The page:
Reports of intimidation in taxi strike
Taxi drivers are protesting against government's failure to issue them with permits.
JOHANNESBURG - Reports are emerging this morning of non-striking taxi drivers being pulled over by their colleagues and forcing them to abandon passengers.
Hundreds of commuters have been left stranded this morning as members of the National Taxi Alliance (NTA) have announced that they will not be operating.
Taxis parked off on the left while commuters remain stranded on the right during a taxi driver protest outside the Bree Street taxi rank in Johannesburg CBD on 3 February 2014. Picture: @Mokgomogne via Twitter.
The Bree Street taxi rank in Johannesburg CBD without any taxis during a taxi driver protest on 3 February 2014. Picture: @Mokgomogne via Twitter.
A commuter told Eyewitness News that the taxi he was travelling in this morning was stopped and the driver ordered to join the protest.
NTA spokesperson Theo Malele has condemned these actions.
"The protest march is a peaceful one. No one has the right to intimidate another person if they don't share the same view."
Taxi drivers are protesting against government's failure to issue them with operating permits, which they claim has made them liable to pay for e-tolls.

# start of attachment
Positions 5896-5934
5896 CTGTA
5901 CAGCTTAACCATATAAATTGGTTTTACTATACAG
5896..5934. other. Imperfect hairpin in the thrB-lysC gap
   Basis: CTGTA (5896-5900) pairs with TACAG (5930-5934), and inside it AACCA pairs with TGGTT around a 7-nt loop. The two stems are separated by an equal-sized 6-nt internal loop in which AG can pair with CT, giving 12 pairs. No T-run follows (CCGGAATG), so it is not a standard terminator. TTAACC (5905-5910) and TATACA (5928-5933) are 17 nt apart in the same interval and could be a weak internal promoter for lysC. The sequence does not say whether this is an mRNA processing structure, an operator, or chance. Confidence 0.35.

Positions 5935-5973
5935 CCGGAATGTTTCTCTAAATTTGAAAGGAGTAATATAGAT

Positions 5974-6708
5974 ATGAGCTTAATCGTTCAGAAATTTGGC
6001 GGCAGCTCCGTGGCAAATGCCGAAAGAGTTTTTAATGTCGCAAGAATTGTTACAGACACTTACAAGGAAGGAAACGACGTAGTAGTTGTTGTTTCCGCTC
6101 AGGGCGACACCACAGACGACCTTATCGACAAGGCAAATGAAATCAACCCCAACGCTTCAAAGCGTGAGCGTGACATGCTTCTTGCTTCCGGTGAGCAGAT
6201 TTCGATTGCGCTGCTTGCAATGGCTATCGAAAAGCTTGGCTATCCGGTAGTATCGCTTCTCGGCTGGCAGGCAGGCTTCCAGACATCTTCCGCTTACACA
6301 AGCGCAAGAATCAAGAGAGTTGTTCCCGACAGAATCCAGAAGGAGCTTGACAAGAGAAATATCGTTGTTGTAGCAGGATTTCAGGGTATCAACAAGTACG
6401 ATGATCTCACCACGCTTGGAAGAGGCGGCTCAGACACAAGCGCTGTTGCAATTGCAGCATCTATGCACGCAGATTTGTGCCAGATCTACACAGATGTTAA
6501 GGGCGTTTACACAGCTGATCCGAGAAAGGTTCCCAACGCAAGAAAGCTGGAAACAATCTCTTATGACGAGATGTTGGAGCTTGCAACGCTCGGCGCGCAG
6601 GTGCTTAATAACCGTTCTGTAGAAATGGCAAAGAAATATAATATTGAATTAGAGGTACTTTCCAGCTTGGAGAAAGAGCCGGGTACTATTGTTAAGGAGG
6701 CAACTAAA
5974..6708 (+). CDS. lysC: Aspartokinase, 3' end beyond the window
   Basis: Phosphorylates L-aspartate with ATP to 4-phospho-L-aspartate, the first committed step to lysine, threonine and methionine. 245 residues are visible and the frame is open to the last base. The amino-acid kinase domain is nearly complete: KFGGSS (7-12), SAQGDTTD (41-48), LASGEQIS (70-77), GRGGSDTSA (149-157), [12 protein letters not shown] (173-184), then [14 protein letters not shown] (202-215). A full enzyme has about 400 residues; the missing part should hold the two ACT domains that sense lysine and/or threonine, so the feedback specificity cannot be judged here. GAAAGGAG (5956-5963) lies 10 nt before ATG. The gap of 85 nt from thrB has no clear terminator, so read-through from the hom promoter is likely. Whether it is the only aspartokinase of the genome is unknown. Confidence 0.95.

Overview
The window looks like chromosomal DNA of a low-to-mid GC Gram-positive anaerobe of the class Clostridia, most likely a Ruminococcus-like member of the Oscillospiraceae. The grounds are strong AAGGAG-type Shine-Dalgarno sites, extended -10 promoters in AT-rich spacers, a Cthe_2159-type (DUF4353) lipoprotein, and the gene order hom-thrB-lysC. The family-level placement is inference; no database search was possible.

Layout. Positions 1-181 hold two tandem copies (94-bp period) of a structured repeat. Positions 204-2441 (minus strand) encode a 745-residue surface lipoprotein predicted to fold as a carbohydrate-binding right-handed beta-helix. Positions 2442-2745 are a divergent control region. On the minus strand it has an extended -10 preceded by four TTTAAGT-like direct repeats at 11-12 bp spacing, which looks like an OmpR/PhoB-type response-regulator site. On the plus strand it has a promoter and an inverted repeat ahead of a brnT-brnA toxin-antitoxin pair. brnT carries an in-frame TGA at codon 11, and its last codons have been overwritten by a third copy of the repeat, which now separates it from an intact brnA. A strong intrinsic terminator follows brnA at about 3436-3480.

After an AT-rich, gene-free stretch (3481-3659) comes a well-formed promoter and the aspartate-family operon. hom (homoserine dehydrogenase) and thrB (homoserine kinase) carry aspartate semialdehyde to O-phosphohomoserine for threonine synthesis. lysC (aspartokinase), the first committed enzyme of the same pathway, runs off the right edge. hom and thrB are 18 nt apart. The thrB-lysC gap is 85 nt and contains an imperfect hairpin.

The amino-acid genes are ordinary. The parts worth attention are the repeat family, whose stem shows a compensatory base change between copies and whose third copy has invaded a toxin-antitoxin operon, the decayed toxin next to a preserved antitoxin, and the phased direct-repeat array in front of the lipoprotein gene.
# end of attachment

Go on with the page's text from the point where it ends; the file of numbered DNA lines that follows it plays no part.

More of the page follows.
A march has been planned to the Department of Transport offices in Pretoria where a memorandum of demands will be handed over to Minister Dipuo Peters.
Malele accused the government of failing the taxi industry by not issuing them with permits.
"We are black owned and controlled businesses and instead of being supported we're being oppressed."
Malele says the failure to issue them with permits has affected their businesses.
"How do you run a business without permits? The operating permit is our livelihood."
The taxi alliance expects over 10,000 taxi drivers to participate in today's march.
The South African National Taxi Council says they are not involved in the protest.